Whatever happened to the good old activity known as walking? Doubtless the ease in using a car to get where you want to go is its principal cause. Add to the list, our addiction to television. According to the American Time Use Survey (June 2011), the average American watches TV nearly three hours a day. It's just so much easier after working all day to adopt the couch-potato route.
I don't know about you, but in America we walk so seldom that sometimes I have this paranoia about it akin to the way I feel when I bring cloth bags to the grocery store as a gesture to keep things green. Hey, am I the only guy doing this thing? What am I, some kind of goon? Hey, stop your staring!
But, then, walking can prove quite hazardous these days. Here in Lexington, Ky, we've lost several pedestrians to cars over the last several weeks, people simply trying to cross the street. Guess you don't have to ride a motorcycle to invite danger. Looking for an adrenal rush? Can't beat walking! In 2009, The National Highway Traffic Safety Board reported that some 4200 of our fellow citizens were bumpered into eternity, another 59,000 injured.
Doctors nonetheless frequently recommend walking as part of the health regimen, say 30-minutes five days a week minimum; and, oh, emphasis on vigorous. Strolling just doesn't cut it. Damn! Why do they have to weigh me down with still more guilt?
I don't know how it goes in Europe these days, but I have memories as a student there walking with European friends distances measured in hours, not miles. How far is it to Magdalen (an Oxford college). Answer: about a half-hour. I so hope the American paralysis, already widespread over there, has exempted walking.
It wasn't like this for me as a kid. In Philly, we didn't have this yellow funnel showing up at your door. I walked to school day-in and day-out over a mile going and coming in all kinds of weather and through all kinds of danger (not necessarily of bumper mode). I was hit by a car once, but I take responsibility for that, a 10-year old jay-walking kid not looking both ways.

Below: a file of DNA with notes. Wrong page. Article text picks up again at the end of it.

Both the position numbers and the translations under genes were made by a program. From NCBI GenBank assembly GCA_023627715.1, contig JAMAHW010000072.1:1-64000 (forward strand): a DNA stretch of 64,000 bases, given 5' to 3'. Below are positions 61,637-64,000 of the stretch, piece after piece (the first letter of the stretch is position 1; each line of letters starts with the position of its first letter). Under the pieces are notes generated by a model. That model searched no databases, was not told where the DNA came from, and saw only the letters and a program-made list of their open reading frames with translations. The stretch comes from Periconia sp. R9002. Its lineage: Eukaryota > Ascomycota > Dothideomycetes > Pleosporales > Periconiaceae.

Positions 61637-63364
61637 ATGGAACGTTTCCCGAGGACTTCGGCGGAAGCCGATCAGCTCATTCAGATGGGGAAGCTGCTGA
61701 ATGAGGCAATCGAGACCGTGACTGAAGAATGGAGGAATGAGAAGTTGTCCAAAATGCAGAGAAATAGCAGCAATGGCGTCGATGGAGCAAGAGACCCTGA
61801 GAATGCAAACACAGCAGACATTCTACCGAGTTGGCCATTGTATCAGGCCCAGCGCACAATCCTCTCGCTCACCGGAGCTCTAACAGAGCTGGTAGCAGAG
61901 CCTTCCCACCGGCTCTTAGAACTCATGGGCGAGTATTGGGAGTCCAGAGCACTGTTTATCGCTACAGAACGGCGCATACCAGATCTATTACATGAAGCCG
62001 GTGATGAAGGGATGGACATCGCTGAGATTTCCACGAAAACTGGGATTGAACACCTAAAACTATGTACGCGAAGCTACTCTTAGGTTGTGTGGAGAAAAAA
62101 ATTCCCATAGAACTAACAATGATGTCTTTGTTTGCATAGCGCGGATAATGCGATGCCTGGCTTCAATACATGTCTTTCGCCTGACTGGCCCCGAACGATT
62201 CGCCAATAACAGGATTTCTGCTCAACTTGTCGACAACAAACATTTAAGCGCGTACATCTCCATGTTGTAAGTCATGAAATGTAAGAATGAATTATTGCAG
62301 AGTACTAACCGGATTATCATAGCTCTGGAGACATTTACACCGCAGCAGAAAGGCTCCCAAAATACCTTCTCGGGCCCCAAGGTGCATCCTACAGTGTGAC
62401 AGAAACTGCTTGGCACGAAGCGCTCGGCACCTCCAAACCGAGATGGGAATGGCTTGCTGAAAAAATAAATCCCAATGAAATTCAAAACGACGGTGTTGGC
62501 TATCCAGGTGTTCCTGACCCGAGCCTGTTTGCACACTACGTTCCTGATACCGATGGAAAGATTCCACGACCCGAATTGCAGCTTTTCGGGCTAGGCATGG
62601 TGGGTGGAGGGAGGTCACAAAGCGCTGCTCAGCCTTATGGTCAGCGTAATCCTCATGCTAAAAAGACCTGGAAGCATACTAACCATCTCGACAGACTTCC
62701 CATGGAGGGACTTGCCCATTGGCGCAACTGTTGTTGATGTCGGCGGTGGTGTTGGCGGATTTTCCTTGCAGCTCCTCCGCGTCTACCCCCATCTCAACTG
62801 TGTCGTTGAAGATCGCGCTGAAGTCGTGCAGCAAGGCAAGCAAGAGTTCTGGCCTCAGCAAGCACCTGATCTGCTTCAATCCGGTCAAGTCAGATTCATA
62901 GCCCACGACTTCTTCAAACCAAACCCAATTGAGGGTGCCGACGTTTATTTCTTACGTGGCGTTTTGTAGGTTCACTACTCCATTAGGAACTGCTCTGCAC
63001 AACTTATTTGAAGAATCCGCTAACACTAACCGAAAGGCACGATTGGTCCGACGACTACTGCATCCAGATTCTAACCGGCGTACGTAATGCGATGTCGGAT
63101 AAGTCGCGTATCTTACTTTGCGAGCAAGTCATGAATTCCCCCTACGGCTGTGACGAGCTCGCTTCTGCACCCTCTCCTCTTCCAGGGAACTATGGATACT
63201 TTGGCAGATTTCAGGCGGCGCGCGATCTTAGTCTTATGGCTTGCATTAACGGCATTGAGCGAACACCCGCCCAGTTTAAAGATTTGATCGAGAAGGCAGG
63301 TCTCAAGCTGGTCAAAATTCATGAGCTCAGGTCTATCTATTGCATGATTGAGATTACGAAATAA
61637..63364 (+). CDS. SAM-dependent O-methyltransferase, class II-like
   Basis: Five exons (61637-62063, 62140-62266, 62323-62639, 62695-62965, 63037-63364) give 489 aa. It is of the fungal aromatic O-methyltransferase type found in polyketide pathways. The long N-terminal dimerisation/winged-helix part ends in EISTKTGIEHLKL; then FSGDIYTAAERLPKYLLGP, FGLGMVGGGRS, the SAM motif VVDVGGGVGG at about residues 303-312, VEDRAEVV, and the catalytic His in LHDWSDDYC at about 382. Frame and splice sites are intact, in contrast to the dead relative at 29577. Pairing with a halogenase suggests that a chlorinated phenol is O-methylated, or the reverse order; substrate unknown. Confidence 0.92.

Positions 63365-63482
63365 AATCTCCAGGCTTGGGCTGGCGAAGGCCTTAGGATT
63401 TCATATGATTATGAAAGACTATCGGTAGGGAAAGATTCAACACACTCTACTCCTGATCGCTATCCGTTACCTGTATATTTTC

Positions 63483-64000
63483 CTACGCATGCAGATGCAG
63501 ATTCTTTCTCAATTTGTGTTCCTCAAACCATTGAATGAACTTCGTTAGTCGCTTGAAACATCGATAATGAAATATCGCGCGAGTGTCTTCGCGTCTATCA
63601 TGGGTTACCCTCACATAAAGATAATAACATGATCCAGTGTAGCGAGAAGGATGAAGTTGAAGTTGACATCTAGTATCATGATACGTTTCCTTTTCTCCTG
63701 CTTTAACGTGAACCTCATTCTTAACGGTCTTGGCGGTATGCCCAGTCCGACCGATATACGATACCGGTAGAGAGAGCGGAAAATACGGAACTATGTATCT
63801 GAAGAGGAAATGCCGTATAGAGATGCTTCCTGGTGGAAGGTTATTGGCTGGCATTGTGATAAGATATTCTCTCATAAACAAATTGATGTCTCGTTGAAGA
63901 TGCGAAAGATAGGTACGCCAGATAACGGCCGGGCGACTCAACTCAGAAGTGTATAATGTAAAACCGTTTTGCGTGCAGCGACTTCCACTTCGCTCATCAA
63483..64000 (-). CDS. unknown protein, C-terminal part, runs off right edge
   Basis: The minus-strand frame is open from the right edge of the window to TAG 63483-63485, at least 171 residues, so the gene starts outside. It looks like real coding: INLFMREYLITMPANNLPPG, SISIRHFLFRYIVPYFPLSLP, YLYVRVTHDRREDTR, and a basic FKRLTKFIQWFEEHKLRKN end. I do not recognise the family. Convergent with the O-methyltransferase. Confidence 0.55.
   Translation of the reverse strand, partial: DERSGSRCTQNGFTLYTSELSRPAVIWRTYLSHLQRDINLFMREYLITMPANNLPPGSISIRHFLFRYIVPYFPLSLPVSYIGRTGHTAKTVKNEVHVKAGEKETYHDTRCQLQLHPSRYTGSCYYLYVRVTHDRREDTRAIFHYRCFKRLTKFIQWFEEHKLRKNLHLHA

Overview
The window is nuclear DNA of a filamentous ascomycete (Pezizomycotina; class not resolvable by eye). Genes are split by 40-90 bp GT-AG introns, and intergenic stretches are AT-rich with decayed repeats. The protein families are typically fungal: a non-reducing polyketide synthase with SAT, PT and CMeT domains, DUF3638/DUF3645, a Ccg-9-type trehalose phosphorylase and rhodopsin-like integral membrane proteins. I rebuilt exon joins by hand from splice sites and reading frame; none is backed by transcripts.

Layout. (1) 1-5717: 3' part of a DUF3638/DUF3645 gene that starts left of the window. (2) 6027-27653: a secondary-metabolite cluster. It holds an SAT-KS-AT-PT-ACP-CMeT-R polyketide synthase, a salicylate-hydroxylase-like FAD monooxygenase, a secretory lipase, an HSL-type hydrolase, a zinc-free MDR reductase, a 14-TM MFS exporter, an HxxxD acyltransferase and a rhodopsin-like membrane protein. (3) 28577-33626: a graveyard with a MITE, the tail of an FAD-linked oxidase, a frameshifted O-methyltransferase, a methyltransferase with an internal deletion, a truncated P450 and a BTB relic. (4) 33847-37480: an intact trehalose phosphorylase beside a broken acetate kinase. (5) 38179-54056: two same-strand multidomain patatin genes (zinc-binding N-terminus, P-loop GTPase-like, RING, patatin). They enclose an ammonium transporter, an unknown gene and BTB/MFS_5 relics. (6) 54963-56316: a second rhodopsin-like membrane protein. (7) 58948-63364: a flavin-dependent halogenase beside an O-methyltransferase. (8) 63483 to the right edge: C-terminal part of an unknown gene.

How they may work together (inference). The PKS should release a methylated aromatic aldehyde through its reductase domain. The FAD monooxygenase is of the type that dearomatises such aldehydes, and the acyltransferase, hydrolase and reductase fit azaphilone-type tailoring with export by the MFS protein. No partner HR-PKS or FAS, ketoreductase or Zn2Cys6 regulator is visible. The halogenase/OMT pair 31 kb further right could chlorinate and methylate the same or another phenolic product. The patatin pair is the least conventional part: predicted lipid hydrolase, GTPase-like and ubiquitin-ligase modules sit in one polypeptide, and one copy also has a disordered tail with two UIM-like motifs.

On days off from school, I mean days I took off as a hookey addicted kid, I'd easily rack up miles that would test the limits of any pedometer, scouting the sites of the downtown city. On several occasions, I'd even venture walking over the Ben Franklin Bridge to Camden, NJ, no mean feat as any Philadelphian can tell you.
Just maybe behind our growing aversion to walking lies a value shift, or preference for insularity over the great outdoors. Gone are the porches that once fronted American homes. Today we prefer our stadiums domed, our shopping in sequestered malls. We ride around in our cars with windows rolled-up. Blame it on the rise of air conditioning, if you will, but the plain fact is we venture out less.
Even our children. When I was a kid, I couldn't wait to gulp down breakfast and get to the good stuff like playing stick ball against factory facades in urban streets. Nowadays, more often than not, many of us have to oust our kids from their rooms, away from keyboards, video games, and cell phones, thrusting them outside. On a summer day, our streets resonate a Stephen King air of eery quiet in their absence of children. Where are the Jonnys and Susys riding their bikes, running down the street, playing hop scotch or jumping rope? Where have all the children gone? Long, long time ago.
For the few of us still mustering that evening walk, the same solemn emptiness as evening huddles in street corridors and, everywhere, a blue light emanating from house windows.
Our aversion to walking extends even to what wilderness remains. We want roads. We want even more of them so we can look out from our metal cages, while enjoying the boon of instrument panels that can nullify outdoor temperatures. As adults, we take our insularity with us in an umbilical cord of laptop, smart phone, and iPad. Our assault on walking is simply a facet of our declaring war on the great outdoors. We want our gadgets with us in our tents.
Now the wilderness is one thing. What we really prefer are parking lots. The idea is to park close and keep the motor running.